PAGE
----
ISSN 2043-8087
Journal of Experimental Psychopathology
 Volume 2, Issue 4, 475-489, 2011
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Attention Bias for Angry Faces in Children with Social Phobia

Allison M. Waters (a), Karin Mogg (b), Brendan P. Bradley (b), & Daniel S. Pine (c)
(a) Griffith University, Australia
(b) University of Southampton, UK
(c) National Institute of Mental Health, USA

Volume 2, Issue 4, 2011, Pages 475-489

Attention bias towards threatening stimuli is a well-established cognitive correlate of anxiety disorders. In tasks using angry faces, accumulating results link paediatric anxiety to biased attention. Nevertheless, at least in childhood social phobia, there is mixed evidence regarding the direction of this bias as some findings suggest that socially anxious children show increased attention bias towards threat, whereas other evidence suggests they have an increased bias away from threat. The present study examined attention bias for angry (and happy) faces in 27 children with a principal diagnosis of social phobia and 27 non-clinical healthy volunteers between 5 and 13 years of age. Children completed a visual probe task in which pairs of angry and neutral faces and happy and neutral faces were presented for 500 ms followed by an asterisk probe in either the same or opposite location as the emotional face. Participants were instructed to respond quickly by key-press to indicate the position of the probe. Results showed that only socially phobic children with high symptom severity showed a significant attention bias towards angry faces relative to neutral ones. In contrast, children with social phobia with lower levels of symptom severity showed a significant attention bias away from angry faces. Non-anxious volunteers showed no significant bias for angry faces. There were no significant between-group differences for happy faces. Results are discussed in terms of prior work on attention and emotion regulation.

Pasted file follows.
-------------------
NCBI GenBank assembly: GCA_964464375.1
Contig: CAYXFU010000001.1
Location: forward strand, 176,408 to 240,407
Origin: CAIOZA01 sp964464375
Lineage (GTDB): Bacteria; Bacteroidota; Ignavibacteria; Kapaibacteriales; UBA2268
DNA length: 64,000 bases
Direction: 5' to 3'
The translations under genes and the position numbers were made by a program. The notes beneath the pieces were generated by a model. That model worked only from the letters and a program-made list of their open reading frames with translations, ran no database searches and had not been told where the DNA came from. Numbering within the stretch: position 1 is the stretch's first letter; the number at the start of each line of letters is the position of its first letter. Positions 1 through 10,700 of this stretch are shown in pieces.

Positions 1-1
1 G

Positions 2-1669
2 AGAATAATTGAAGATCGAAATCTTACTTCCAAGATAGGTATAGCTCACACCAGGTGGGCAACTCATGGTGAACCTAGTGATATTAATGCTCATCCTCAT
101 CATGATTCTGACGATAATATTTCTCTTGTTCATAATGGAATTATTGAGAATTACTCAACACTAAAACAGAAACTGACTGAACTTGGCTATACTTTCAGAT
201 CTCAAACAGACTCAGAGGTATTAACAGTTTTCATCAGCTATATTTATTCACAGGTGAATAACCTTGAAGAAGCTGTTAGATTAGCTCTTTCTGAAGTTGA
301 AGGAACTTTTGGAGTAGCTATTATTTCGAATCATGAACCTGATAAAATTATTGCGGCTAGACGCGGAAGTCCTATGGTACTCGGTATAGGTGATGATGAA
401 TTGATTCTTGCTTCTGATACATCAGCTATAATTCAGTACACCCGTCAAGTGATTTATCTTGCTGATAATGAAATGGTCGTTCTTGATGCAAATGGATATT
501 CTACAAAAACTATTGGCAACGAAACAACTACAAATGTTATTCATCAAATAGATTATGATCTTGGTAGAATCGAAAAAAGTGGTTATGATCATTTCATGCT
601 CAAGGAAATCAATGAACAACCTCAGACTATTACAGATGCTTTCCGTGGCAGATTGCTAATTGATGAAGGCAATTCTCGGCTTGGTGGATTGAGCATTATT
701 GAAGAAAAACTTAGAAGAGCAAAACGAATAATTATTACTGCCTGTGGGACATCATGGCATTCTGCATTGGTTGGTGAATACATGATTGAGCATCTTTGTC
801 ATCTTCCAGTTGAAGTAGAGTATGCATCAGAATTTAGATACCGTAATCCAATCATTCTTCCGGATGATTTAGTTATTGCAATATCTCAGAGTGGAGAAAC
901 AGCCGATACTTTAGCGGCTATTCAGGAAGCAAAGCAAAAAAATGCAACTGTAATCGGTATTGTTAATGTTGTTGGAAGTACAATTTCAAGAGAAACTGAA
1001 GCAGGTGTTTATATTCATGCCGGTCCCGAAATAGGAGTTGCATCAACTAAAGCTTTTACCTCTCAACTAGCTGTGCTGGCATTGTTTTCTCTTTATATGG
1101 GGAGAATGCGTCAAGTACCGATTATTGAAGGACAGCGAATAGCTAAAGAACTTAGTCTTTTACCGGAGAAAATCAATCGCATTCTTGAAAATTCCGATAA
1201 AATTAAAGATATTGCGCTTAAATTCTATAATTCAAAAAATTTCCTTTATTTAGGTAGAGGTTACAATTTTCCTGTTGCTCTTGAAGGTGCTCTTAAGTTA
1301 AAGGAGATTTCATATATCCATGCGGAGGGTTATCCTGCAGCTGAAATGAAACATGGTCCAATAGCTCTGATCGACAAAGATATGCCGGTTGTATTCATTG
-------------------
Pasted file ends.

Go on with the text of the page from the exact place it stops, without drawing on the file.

Table of Contents
  Diagnostic status.
  Symptom measures.
  Attention bias.
  Anxious children.
  Healthy Volunteer Children.
 Data Analysis
 Group characteristics
 Visual probe task
  Angry faces.
  Happy faces.
 Correlations between anxiety measures and attention bias scores
 Clinical Implications

Correspondence to
Dr Allison Waters, School of Psychology, Griffith University, Australia.

attention bias; angry faces; children; social phobia

Received 9 Nov 2010; Revised 22 Apr 2011; Accepted 27 Apr 2011; In Press 11 Dec 2011

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